6. We went to visit my mom & our neighbours 2 dogs were out. Their GSD 7 month puppy is a little wild and was going nuts. Jazmyn was unsure of her, so she just layed down and ignored their dog (yay!) and eventually their dog followed suit. However, she did bark at first and go behind us. She did this at puppy school as well, but as the class went along, she was paying full attention to us and less to the other dogs around her.
She is usually quite confident on our walks. She doesn't pull, walks fairly well with a loose leash but when she sees people/dogs its totally different. From what I've read, this is leash reactivity, and she's slightly fearful. (At home, at my moms home and in our yard, she is very confident & explorative, and LOVES to meet new people)

This week is supposed to be warmer so we are going to try and sit outside of a Walmart/Superstore to just let her people watch and treat her for ignoring or watching quietly. We are also going to ask strangers to give her a treat during walks to help her learn that good things come from new people too.

Are there tips on how we can help this? Any tips specifically for the winter?

Thanks!!! (and ask away if you need any more info!)

Lisa
Jazmyn - 11/11/2011

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post #2 of 26 (permalink) Old 02-13-2012, 02:53 PM
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I read 1 mistake you made and thats giving her a treat to redirect her attention. You are actually rewarding her for barking.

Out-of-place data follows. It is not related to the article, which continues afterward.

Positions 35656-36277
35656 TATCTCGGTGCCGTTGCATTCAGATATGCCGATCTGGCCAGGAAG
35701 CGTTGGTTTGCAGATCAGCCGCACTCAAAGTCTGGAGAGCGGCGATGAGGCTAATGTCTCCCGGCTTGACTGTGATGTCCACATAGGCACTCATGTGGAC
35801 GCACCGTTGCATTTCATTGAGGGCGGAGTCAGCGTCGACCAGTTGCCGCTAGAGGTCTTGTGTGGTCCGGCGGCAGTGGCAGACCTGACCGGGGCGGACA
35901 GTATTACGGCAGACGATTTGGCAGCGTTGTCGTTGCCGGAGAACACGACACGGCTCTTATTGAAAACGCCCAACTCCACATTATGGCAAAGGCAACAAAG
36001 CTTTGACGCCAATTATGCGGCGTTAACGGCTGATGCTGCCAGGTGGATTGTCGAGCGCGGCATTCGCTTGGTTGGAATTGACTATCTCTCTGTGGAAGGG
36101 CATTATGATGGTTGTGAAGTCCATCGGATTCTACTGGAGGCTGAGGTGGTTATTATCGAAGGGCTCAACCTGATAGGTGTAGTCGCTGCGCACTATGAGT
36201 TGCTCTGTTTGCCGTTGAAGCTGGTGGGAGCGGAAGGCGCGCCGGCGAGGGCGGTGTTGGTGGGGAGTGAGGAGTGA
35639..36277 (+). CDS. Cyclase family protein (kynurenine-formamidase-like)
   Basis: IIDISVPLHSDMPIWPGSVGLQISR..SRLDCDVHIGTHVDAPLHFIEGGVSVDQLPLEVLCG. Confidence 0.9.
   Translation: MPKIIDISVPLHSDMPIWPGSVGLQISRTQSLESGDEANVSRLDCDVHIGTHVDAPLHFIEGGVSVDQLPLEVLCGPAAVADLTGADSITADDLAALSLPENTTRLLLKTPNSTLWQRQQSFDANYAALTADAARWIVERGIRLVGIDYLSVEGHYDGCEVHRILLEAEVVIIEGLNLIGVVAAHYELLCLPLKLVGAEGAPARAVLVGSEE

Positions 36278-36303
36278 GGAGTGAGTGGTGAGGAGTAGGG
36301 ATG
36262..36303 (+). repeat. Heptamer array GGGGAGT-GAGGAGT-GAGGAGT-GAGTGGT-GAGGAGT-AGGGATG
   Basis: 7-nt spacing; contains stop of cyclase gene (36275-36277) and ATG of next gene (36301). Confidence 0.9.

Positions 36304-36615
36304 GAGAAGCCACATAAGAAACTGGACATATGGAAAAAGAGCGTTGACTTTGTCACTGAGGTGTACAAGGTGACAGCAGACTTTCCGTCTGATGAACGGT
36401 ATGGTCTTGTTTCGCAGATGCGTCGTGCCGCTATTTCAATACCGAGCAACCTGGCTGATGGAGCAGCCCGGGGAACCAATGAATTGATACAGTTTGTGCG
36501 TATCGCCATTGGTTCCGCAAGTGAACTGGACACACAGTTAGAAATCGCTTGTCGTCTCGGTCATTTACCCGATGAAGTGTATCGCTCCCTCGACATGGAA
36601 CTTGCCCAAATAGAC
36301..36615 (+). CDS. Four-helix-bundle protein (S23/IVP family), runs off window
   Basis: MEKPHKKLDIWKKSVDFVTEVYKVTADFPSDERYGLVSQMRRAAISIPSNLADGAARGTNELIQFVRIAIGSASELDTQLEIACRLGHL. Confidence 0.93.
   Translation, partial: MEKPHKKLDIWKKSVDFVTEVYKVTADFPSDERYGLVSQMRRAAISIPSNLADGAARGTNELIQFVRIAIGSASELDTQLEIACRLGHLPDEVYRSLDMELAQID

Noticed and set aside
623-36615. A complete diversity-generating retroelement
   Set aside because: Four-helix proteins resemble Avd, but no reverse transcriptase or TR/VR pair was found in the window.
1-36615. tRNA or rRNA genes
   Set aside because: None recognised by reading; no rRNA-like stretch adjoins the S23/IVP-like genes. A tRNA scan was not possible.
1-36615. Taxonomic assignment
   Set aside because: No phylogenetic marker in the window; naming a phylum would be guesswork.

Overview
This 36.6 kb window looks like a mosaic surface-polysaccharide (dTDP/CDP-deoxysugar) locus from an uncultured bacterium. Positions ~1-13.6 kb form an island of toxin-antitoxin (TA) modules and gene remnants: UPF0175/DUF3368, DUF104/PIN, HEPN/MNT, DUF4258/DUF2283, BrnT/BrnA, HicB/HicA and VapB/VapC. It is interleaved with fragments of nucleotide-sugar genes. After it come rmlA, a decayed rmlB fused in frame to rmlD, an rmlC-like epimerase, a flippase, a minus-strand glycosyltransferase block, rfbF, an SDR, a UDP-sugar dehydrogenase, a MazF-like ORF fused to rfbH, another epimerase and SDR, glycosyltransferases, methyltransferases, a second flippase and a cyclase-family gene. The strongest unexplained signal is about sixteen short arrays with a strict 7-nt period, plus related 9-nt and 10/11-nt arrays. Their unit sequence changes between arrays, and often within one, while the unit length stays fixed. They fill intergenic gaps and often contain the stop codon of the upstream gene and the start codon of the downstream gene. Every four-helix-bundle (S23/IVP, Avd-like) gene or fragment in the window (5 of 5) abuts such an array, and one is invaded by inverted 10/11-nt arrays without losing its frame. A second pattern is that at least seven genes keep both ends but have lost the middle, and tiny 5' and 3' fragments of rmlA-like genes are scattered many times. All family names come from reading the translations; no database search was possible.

I would also ask who is taking who for a walk. Do you follow the correct guidelines so your dog understands you are taking her for a walk. If you allow your dog to think she is the pack leader she will possibly continue acting the same way.

Allowing her to socialize as much as possible should build her confidence.
You might want to stay clear of dogs that are very hyper or dog owners that don't control their dogs until she gets a bit older and more confidence in herself.

Reward her only when she acts appropriately.
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post #3 of 26 (permalink) Old 02-13-2012, 03:02 PM Thread Starter
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I should clarify that we ask her to sit & pay attention to us (being quiet) before we give her the treat. If shes barking, no treat. If we can't stop her from barking, we remove her and continue on our walk with no treat/praise.